- Move candidates swiftly through the recruitment pipeline – the best recruits can be off the market in less than 10 days. A slow recruitment process can suggest indecision or lack of interest in the recruit.
- Let candidates know where they are in the recruitment process – only a quarter of employers actively communicate progress and half of candidates are frustrated because they don’t know what’s happening
- Give recruits a clear timeline and meet deadlines. Letting recruits know you have a time frame manages their expectations. This will save you time dealing with candidates chasing up their application. However, delays are common and you need to keep the candidates informed. Failing to explain delays suggests you’ve lost interest and they’ll move on.
- Make it clear a candidate can contact you at any stage – it’s better an applicant shares a concern with you before they presume it’s not the role for them. They may still withdraw their application – but at least you are aware at the earliest opportunity. Alternatively, the concern is addressed, and a potentially suitable candidate is still in the process. And for those that have no concerns, the message is clear – you’re a considerate employer that believes communication is two-way.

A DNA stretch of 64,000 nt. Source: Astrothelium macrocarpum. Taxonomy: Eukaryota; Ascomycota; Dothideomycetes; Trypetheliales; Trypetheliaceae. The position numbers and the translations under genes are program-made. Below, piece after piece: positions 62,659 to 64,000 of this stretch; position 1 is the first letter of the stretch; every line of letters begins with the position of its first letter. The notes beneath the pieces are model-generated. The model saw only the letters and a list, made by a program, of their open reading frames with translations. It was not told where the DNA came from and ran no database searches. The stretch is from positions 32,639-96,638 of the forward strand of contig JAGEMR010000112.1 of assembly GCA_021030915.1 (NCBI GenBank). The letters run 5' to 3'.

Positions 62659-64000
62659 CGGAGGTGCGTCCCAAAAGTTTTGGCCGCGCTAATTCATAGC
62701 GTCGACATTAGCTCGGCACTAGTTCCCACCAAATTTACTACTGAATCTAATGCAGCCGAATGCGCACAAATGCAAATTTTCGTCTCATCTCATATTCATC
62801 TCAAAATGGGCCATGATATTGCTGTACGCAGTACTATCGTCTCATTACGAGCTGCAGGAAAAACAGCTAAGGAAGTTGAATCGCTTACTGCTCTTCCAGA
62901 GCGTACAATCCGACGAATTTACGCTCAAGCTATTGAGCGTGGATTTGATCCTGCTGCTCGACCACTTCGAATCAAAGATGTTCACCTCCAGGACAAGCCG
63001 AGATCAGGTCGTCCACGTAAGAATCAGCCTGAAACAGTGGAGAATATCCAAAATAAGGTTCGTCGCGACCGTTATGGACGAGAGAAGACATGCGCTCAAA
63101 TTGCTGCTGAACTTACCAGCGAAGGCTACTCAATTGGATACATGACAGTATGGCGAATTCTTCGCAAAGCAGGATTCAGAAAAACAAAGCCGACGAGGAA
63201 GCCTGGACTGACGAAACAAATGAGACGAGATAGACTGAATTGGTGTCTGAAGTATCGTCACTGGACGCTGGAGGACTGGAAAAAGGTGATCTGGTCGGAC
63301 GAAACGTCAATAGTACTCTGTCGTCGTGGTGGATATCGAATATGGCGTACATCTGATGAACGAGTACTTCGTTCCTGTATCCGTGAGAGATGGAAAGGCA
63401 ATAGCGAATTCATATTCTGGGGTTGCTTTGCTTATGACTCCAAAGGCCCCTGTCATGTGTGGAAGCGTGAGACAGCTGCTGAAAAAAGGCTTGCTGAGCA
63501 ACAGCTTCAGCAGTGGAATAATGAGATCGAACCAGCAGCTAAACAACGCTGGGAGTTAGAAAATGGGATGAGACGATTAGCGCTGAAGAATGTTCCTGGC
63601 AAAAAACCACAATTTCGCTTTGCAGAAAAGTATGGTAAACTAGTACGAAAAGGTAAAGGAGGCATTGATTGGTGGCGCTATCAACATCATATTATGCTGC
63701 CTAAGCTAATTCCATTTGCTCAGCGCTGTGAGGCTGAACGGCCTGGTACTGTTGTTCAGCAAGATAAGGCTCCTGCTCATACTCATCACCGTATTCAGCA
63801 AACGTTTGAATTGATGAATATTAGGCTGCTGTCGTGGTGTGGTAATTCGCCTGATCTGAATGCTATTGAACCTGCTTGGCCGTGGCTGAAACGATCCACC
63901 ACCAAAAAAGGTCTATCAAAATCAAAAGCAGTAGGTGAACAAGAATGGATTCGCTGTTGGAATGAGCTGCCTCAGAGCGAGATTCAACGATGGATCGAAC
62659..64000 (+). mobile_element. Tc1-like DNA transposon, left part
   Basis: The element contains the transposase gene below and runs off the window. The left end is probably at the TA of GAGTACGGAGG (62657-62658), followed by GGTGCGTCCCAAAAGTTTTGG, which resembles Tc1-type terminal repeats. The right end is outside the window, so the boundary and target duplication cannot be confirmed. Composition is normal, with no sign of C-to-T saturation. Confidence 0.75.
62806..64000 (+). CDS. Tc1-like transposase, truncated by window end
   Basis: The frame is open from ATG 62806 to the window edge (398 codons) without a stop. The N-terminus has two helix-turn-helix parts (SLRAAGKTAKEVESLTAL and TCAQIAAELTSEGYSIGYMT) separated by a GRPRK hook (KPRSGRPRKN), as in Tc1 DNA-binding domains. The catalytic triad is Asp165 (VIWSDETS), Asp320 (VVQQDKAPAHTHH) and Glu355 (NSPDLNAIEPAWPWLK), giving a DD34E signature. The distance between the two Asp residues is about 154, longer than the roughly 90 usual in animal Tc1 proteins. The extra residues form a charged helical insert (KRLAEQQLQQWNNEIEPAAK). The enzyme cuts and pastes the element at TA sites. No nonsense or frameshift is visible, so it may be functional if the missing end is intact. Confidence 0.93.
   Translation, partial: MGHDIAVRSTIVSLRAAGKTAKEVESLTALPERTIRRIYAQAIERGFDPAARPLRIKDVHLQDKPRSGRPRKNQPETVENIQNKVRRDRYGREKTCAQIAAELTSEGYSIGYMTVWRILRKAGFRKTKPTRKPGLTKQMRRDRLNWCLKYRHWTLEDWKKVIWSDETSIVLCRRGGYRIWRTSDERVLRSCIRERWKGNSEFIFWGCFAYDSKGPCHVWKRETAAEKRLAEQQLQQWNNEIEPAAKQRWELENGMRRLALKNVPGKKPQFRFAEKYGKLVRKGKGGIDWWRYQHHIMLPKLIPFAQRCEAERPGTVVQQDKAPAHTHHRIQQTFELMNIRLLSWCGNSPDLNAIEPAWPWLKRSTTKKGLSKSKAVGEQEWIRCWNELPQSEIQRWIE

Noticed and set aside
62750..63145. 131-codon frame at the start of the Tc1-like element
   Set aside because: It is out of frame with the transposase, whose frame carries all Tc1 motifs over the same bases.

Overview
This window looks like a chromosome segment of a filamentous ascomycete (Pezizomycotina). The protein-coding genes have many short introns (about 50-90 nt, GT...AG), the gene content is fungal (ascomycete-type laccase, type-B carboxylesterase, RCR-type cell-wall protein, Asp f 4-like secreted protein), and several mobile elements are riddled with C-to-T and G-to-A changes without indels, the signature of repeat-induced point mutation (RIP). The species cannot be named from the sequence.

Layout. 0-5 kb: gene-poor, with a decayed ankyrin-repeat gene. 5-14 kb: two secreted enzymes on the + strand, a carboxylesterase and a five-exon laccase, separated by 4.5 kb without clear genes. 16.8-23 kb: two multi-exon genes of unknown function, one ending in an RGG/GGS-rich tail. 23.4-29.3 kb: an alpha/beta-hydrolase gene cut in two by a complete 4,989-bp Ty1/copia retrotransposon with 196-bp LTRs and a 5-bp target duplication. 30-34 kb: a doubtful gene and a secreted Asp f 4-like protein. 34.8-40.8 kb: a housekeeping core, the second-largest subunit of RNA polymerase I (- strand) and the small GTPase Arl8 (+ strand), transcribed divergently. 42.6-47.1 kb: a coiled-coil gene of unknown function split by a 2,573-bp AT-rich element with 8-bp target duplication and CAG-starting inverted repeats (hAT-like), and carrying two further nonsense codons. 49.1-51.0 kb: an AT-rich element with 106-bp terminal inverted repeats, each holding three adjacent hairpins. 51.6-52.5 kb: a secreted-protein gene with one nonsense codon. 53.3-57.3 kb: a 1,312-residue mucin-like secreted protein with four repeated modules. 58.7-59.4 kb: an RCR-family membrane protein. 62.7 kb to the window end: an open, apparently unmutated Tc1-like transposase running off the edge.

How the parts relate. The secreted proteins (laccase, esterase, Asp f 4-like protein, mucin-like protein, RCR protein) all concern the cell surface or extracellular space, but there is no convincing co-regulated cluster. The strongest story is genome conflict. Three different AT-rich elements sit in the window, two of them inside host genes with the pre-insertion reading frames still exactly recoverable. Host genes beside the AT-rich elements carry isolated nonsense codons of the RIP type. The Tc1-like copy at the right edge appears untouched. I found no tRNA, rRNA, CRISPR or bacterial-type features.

If you’re frequently recruiting you might consider using an applicant tracking system to help the process. There are a variety of systems available.
Once you’ve chosen a candidate make the job offer. When they accept, the next step is to wow them with your stellar onboarding process. You have chosen the best person for the role. You don’t want your new recruit to change their mind. Your onboarding must live up to the good impression your recruitment process made.
9 key features of a successful recruitment process
The key takeaways for a successful recruitment process are
- clarity of the business need and role that matches it
- a good job description
- an ideal candidate specification
- careful budgeting for the new hire
- creativity to help find the right candidates
- sell the benefits of your organisation – it’s a competitive market
- an objective selection process
- time sensitive and efficient processing of applications
- keeping candidates up to date on their progress
A new employee is a significant investment for your business and warrants the careful preparation to match. Carefully managing the process will help you find the right candidate for your business and will save you time and resources in the long term.